- "Im Morgentaun"
- "Kahl reckt der Baum"
Five Movements for String Quarter, op. 5
- Eingang ("Welt der Gestalten")
- "Noch zwingt much Treue"
- "Ja Heil und Dank dir"
- "So ich traurig bin"
- Ihr tratet zu dem Herde"
Six Pieces for Large Orchestra, op. 6
Four Pieces for Violin and Piano, op. 7
Two Songs on Poems of Rainer Maria Rilke, op. 8
Six Bagatelles for String Quartet, op. 9
- "Du, der ichs nicht sage"
- "Du machst mich allein"
Five Pieces for Orchestra, op. 10
Three Little Pieces for Violoncelle and Piano, op. 11
Four Songs for Voice and Piano, op. 12
Four Songs for Voice and Orchestra, op. 13
- "Der Tag ist vergangen"
- Die geheimnisvolle Flöte ("An einem Abend")
- "Schien mir's, als ich sah die Sonne"
- Gleich und Gleich ("Ein Blumenglöckchen")
Six Songs on Poems of Georg Trakl, op. 14
- Wiese im Park ("Wie wird mir zeitlos")
- Die Einsame ("An dunkelblauem Himmel")
- In der Fremde ("In fremdem Lande")
- Ein Winterabend ("Wenn der Schnee")
Five Sacred Songs, op. 15
- Die Sonne ("Täglich kommt die gelbe Sonne")
- Abendland I ("Mond, als träte ein Totes")
- Abendland II ("So leise sind die grünen Wälder")
- Abendland III ("Ihr grossen Städte")
- Nachts ("Die Bläue neiner Augen")
- Gesang einer gefangenen Amsel ("Dunkler Odem im grünen Gerzweig")
Five Canons on Latin Texts, op. 16
- "Das Kreuz, das musst' er tragen"
- Morgenlied ("Steht auf, ihr lieben Kinderlein")
- "In Gottes Namen aufstehn"
- "Mein Weg geht jetzt vorüber"
- "Fahr hin, o Seel'"
Three Traditional Rhymes, op. 17
- "Christus factus est"
- "Dormi Jesu"
- Crux fidelis"
- Asperges me"
- "Crucem tuam adoramus"
Three Songs, op. 18
- "Armer Sünder, du"
- "Liebste Jungfrau"
- "Heiland, unsre Missetaten"
Two Songs, op. 19
- "Schatzerl klein"
- Erlösung ("Mein Kind, sieh an")
- "Ave, Regina coelorum"
String Trio, op. 20
- "Weiss wie Lilien"
- "Ziehn die Schafe"
Symphony, op. 21
Quartet (violin, clarinet, tenor saxophone & piano), op. 22
Three Songs from Viae inviae, op. 23
Concerto (chamber ensemble), op. 24
- "Das dunkle Herz"
- "Es stürtzt aus Höhen Frische"
- "Herr Jesus mein"
Three Songs on Poems of Hildegard Jone, op. 25
Das Augenlicht, op. 25
- "Wie bin ich froh!"
- "Des Herzens Purpurvogel"
- "Sterne, Ihr silbernen Bienen"
Variations for Piano, op. 27
String Quartet, op. 28
First Cantata, op. 29
Variations for Orchestra, op. 30
- "Zündender Lichtblitz"
- "Kleiner Flügel"
- "Tönen die seligen Saiten Apolls"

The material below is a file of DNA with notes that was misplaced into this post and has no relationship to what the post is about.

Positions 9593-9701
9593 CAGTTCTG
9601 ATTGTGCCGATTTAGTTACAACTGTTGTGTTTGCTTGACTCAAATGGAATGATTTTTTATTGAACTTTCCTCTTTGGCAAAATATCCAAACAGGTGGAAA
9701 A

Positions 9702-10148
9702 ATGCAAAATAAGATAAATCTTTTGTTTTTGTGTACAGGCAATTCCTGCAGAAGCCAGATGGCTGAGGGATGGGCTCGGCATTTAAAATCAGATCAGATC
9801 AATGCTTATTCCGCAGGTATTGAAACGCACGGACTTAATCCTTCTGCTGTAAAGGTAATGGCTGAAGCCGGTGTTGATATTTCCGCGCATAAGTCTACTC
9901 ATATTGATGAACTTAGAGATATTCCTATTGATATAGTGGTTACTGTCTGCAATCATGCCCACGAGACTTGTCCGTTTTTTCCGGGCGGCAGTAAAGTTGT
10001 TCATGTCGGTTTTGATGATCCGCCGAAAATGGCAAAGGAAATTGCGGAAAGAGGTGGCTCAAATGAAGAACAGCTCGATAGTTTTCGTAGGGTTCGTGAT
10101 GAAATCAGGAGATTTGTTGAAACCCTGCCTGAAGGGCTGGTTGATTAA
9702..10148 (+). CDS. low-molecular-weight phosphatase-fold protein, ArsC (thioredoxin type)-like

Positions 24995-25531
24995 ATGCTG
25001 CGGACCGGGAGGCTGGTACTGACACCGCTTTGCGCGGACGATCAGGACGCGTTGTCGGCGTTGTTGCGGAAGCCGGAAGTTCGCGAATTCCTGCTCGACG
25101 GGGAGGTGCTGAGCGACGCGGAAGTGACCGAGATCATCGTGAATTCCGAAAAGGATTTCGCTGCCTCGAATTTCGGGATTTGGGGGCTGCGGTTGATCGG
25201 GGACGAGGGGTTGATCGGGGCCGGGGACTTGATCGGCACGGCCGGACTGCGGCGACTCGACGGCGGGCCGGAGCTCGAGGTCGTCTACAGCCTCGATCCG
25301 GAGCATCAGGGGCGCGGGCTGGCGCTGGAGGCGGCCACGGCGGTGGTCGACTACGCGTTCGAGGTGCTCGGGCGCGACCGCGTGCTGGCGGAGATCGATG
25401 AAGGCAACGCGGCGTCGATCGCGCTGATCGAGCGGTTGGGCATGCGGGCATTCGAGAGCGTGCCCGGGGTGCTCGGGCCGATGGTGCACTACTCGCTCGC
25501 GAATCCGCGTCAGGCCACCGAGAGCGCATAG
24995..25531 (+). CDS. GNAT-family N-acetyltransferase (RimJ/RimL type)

Second Cantata, op. 31
- "Schweigt auch die Welt"
- "Sehr tiefverhalten"
- "Schöpfen aus Brunnen"
- "Leichteste Bürden"
- "Freundselig ist das Wort"
- "Gelockert aus dem Schosse"
Sans numéro | Unnumbered
Two Pieces for Violin & Piano (1899)
Three Poems for Voice & Piano (1899-1903)
Eight Early Songs (1901-1904)
- Vurfrühling ("Leise tritt auf")
- Nachtgebet der Braut ("O Welt, wann darf ich")
- Fromm ("Der Mond scheint")
Three Songs after Poems by Ferdinand Avenarius (1903-1905)
- Tief von fern ("Aus des Abends")
- Aufblick ("Über unsere Liebe")
- Blumengruss ("Der Strauss, den ich")
- Bild der Liebe ("Vom Wald umgeben")
- Sommerabend ("Du Sommerabend")
- Heiter ("Mein Herz ist wie ein See")
- Der Tod ("Ach, es ist so dunkel")
Im Sommerwind for Orchestra (1904)
- Gefunden ("Nun wir uns lieben")
- Gebet ("Ertrage du's")
- Freunde ("Schmerzen und Freuden")
Langsamer Satz for String Quartet (1905)
String Quartet (1905)
Satz für Klavier (1906)
Sonatensatz (Rondo) für Klarier (1906)
Rondo ("Bewegt") for String Quartet (1906)
Five Songs after Poems by Richard Dehmel
Quintet ("Mässig") (1907)
- Ideale Landschaft ("Du hattest einen Glanz")
- Am Ufer ("Die Welt verstummt")
- Himmelfahrt ("Schwebst du nieder")
- Nächtliche Scheu ("Zaghaft vom Gewölk")
- Helle Nacht ("Weich küsst die Zweige")
Four Stefan George Songs (1908-1909)
Five Orchestra Pieces (1913)
- "Erwachen aus dem tiefsten Traumesschosse"
- Kunfttag I ("Dem bist du Kind")
- Trauer I ("So wart, bis ich dies")
- "Das lockere Saatgefilde"
Three Orchestral Songs (1913-1914)
Cello Sonata (1914)
- "Leise Düfte, Blüten so zart"
- Kunfttag III ("Nun wird es wieder Lenz")
- "O sanftes Glühn der Berge"
Kinderstück "Lieblich" (1924)
Klavierstück "Im Tempo eines Menuetts" (1925)
Satz für Streichtrio "Ruhig fliessend" (1925)
IRCOM Anton Weber Page (French)
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French translation by Sandrine Delrieu.
Copyright © 1999-2009 by John Craton